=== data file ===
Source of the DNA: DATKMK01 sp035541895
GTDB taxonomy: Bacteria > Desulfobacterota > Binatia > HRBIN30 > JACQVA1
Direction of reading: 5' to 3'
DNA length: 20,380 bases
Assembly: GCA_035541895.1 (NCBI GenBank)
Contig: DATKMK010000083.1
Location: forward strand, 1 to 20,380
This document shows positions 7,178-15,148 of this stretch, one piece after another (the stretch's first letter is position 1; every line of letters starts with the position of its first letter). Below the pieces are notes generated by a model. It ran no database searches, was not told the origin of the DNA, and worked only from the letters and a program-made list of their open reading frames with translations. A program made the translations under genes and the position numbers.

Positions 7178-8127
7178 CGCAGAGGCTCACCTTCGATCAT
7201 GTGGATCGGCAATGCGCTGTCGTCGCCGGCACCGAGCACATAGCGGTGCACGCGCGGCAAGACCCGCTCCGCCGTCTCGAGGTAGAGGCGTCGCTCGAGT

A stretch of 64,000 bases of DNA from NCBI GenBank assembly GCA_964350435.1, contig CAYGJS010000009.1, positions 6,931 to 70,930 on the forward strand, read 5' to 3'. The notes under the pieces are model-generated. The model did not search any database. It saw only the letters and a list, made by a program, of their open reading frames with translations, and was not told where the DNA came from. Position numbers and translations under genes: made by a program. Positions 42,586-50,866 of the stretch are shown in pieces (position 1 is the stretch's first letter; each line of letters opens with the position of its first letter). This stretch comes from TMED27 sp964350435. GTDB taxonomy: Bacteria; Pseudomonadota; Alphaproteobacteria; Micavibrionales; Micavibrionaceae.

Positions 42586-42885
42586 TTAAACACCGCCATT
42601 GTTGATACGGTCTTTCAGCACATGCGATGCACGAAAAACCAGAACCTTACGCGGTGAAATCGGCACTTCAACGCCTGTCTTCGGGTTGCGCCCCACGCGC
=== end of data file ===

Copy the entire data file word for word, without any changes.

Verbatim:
Source of the DNA: DATKMK01 sp035541895
GTDB taxonomy: Bacteria > Desulfobacterota > Binatia > HRBIN30 > JACQVA1
Direction of reading: 5' to 3'
DNA length: 20,380 bases
Assembly: GCA_035541895.1 (NCBI GenBank)
Contig: DATKMK010000083.1
Location: forward strand, 1 to 20,380
This document shows positions 7,178-15,148 of this stretch, one piece after another (the stretch's first letter is position 1; every line of letters starts with the position of its first letter). Below the pieces are notes generated by a model. It ran no database searches, was not told the origin of the DNA, and worked only from the letters and a program-made list of their open reading frames with translations. A program made the translations under genes and the position numbers.

Positions 7178-8127
7178 CGCAGAGGCTCACCTTCGATCAT
7201 GTGGATCGGCAATGCGCTGTCGTCGCCGGCACCGAGCACATAGCGGTGCACGCGCGGCAAGACCCGCTCCGCCGTCTCGAGGTAGAGGCGTCGCTCGAGT

A stretch of 64,000 bases of DNA from NCBI GenBank assembly GCA_964350435.1, contig CAYGJS010000009.1, positions 6,931 to 70,930 on the forward strand, read 5' to 3'. The notes under the pieces are model-generated. The model did not search any database. It saw only the letters and a list, made by a program, of their open reading frames with translations, and was not told where the DNA came from. Position numbers and translations under genes: made by a program. Positions 42,586-50,866 of the stretch are shown in pieces (position 1 is the stretch's first letter; each line of letters opens with the position of its first letter). This stretch comes from TMED27 sp964350435. GTDB taxonomy: Bacteria; Pseudomonadota; Alphaproteobacteria; Micavibrionales; Micavibrionaceae.

Positions 42586-42885
42586 TTAAACACCGCCATT
42601 GTTGATACGGTCTTTCAGCACATGCGATGCACGAAAAACCAGAACCTTACGCGGTGAAATCGGCACTTCAACGCCTGTCTTCGGGTTGCGCCCCACGCGC